Ulnar collateral ligament (UCL) injuries of the thumb can be a cause of pain, instability or weakness of the thumb. Most often people will remember an injury or event that caused the problem, but occasionally it will come on gradually with no identifiable injury. UCL injuries can usually be managed with hand therapy alone but some will need an opinion from a surgeon. It is important to get these injuries treated as they can cause pain and disability in the long-term if they are not managed well.
The UCL of the metacarpo-phalangeal joint of the thumb is located on the inside edge of the middle joint of the thumb. This is the joint at the base of the thumb where it attaches to the hand. It is the job of the UCL to prevent sideways movement of the thumb and it is especially important when you try to grasp an object or take pressure through the tip of the thumb in pinching. The ligament on the outside edge of this joint is called the radial collateral ligament (RCL) and is less commonly injured.
An injury may involve damage to the fibres of the ligament itself, or else the ligament may pull off a piece of bone where it attaches. This is called an avulsion fracture.
Ligament injuries are classically divided into three categories:
A thumb UCL injury can result from a fall onto an outstretched hand that causes the thumb to bend away from the palm or from a blow to the inside of the thumb, for example from a ball. A thumb UCL injury is common in sports such as skiing, snowboarding, basketball, football etc. Thumb UCL injuries are commonly known as Skier’s Thumb, this is because a ski pole can push the thumb outward if it is caught in the snow or in a fall. It is also sometimes called Gamekeeper’s Thumb.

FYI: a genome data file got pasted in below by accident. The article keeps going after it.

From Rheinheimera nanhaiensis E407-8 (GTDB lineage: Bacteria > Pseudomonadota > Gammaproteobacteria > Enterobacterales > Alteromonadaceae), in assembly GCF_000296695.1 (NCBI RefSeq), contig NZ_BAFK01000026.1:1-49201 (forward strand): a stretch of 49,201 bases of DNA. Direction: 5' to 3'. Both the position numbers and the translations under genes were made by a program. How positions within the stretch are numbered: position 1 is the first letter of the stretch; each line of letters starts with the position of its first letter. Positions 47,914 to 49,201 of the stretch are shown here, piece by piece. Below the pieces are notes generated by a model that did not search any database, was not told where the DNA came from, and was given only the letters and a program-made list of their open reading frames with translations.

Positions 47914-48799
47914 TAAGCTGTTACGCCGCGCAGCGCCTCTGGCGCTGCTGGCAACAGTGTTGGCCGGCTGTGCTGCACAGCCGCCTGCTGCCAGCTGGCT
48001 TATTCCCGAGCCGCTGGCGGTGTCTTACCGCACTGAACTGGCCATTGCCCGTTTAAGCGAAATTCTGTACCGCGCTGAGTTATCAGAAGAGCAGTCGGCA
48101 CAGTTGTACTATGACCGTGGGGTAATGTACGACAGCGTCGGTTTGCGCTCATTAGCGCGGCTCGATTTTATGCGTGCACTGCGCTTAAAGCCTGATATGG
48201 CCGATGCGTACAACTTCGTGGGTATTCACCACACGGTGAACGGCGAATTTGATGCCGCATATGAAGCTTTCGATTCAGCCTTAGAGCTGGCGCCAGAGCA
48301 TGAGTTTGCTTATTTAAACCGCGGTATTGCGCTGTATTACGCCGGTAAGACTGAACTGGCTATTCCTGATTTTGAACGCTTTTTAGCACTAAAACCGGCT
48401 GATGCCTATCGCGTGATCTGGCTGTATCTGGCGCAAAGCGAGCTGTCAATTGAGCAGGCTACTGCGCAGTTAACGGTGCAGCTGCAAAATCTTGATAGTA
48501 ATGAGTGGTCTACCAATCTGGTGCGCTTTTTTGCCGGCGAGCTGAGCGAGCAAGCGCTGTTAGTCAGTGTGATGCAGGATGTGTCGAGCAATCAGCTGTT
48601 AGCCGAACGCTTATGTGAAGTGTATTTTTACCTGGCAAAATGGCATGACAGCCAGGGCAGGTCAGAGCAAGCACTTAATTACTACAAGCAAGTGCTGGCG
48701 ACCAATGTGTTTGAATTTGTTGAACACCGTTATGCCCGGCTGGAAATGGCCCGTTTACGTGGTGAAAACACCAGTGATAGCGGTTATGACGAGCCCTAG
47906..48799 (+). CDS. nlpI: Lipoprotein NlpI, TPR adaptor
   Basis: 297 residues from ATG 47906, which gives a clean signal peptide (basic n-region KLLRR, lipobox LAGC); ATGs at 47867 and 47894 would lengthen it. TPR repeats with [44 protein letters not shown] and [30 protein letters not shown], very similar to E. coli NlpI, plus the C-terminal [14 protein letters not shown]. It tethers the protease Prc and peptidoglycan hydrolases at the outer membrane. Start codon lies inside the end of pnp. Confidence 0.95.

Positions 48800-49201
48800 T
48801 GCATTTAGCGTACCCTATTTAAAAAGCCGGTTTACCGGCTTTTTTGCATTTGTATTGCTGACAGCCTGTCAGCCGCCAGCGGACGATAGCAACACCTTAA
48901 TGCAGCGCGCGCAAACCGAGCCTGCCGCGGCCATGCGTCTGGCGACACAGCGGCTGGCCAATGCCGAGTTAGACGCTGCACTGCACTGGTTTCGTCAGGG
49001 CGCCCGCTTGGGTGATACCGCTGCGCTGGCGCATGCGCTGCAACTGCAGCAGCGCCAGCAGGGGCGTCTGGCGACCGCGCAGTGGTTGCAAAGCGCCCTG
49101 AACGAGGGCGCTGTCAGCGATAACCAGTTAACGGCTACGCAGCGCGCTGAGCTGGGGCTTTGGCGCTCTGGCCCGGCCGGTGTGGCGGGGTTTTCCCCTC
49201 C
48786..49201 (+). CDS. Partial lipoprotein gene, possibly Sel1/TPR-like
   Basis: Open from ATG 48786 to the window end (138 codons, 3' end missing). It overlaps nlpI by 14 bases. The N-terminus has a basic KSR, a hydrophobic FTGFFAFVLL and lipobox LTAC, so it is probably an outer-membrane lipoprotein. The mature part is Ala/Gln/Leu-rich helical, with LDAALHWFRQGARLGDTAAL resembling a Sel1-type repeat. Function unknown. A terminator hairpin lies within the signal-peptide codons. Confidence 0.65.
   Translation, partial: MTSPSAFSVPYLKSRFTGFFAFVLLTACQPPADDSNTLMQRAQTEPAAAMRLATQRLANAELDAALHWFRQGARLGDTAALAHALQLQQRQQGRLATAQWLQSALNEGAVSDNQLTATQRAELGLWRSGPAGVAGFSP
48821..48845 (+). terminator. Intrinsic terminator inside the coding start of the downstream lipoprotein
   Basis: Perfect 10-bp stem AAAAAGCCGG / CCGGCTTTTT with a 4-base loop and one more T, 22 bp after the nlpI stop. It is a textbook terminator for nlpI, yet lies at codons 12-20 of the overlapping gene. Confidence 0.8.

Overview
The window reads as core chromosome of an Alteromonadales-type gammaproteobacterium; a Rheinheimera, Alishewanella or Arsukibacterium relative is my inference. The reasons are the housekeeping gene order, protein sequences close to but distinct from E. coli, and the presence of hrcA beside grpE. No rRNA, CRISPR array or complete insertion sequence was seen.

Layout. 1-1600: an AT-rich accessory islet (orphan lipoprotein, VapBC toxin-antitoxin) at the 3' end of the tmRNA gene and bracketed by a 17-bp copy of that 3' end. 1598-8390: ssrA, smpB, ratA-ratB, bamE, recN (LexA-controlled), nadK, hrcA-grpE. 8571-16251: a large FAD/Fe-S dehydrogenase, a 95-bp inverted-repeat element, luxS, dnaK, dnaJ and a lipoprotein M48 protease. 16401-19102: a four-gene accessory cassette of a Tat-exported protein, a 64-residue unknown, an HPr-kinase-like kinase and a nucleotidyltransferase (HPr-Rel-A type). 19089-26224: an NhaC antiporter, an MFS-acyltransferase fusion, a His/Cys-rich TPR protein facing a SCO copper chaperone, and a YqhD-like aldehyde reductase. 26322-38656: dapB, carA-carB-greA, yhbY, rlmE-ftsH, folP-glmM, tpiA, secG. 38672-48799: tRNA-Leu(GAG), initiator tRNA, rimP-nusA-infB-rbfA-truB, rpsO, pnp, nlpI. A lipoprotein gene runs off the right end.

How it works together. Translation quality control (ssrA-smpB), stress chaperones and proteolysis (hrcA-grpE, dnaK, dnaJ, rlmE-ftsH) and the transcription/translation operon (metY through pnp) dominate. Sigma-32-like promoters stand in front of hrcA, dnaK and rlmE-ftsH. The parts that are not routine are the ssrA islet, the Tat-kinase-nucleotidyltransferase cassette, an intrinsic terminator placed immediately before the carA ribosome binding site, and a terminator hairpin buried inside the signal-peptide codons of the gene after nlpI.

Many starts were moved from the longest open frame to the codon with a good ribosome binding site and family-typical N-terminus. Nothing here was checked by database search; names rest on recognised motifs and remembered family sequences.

Pain is a common symptom of a thumb UCL injury, however, some are completely pain free and you should still seek treatment if this is the case. Other common symptoms include:
A hand therapist will be able complete a physical exam to assess the injury and stability of the thumb. They may then recommend medical imaging such as X-ray, Ultrasound or MRI for further assistance in diagnosing and grading the injury. Depending on the imaging, this may need to be ordered by your GP.
Partial tears can be treated conservatively by a hand therapist with the fabrication of a custom made thermoplastic splint. Depending on the severity of the injury this may be required for 4-6 weeks full time. After this, the therapist will assist with exercises aimed at regaining movement and strength.
Complete tears are likely to require surgical reattachment.
Our therapists at Melbourne hand therapy are experts at managing this injury from the acute phase through to the rehabilitation phase. Our aim is to heal the injury as quickly as possible and work with you to ensure you can return to all normal functional activities including work, sports and recreation. We work closely with Melbourne’s best hand surgeons and can organise a timely referral if surgery is required.